The Power Of Perpetual Thanksgiving
Praise is the keynote of Philippians. Joy and rejoicing are its characteristic words. There was one man in the Philippian assembly who would be rubbing his hands with delighted appreciation as the epistle was being read for the first time. "That's right!" he would exclaim. "Amen! Hallelujah!" And who was he, this brother who was so thrilled over Paul's insistence on joy? Why the Philippian jailer, of course! He and his family had been won to Christ because Paul and Silas, after a thorough beating, had sung hymns of praise until the very earth shook with the sound (Acts 16).
1. THE EXPERIENCES CONNECTED WITH IT (Philippians 4:10-13)
The experience of being--
a. Made to wait (Philippians 4:10)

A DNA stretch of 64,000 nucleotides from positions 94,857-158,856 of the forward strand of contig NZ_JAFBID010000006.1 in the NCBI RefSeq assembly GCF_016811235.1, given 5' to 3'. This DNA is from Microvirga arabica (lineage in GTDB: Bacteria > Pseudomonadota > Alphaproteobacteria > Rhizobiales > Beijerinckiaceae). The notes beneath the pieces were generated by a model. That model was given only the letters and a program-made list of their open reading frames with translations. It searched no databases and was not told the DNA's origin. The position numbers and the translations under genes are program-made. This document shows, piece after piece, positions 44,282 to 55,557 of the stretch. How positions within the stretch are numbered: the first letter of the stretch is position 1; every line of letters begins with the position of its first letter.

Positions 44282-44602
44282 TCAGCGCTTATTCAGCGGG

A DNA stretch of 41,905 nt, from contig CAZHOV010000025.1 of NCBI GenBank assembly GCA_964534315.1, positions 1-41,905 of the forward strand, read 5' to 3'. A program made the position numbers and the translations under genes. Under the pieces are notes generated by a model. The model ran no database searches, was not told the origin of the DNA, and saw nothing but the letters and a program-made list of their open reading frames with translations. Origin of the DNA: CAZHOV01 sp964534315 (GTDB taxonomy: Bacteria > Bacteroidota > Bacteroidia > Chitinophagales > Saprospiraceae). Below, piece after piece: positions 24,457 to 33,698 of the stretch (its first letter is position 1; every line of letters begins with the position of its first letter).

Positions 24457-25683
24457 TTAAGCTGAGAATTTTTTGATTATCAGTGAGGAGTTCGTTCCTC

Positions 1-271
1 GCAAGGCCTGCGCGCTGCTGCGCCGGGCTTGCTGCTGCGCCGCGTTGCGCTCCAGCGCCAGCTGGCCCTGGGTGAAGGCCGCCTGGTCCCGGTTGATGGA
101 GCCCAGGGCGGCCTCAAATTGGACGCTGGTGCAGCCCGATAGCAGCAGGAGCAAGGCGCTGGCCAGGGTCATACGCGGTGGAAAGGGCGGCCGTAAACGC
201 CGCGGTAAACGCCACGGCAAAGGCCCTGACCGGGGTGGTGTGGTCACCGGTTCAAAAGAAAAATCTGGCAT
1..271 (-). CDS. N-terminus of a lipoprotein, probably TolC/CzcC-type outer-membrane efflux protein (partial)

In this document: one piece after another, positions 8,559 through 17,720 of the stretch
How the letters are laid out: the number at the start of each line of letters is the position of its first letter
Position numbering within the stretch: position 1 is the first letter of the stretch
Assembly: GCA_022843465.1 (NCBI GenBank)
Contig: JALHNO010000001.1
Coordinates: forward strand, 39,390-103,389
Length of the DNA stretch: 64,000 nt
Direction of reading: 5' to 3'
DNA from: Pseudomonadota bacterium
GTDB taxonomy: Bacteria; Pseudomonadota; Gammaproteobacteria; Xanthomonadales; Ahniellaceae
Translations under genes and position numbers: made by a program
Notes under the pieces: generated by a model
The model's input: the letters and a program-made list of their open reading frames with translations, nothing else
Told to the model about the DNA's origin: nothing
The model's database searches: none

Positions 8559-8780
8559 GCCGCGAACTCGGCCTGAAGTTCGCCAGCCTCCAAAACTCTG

b. Made to want (Philippians 4:11-12)
c. Made to win (Philippians 4:13)
2. THE EXERCISES CONNECTED WITH IT (Philippians 4:14-19)
a. On Paul's part (Philippians 4:14-17)
(1) His happy memories (Philippians 4:14-16)
(2) His honest motives (Philippians 4:17)
b. On their part (Philippians 4:18)
c. On God's part (Philippians 4:19)
NOTE: David learned the power of praise. "I will bless the LORD at all times," he said; "his praise shall continually be in my mouth" (Ps 34:1). Those words were written just after his disastrous flight to Gath, where he had been recognized as the giant-killer and put in fear for his life. He had escaped by pretending to be mad. Yet out of it all he could think of a whole host of things for which to praise the Lord. He resolved that henceforth he would praise God in all circumstances and not allow circumstances to pressure him.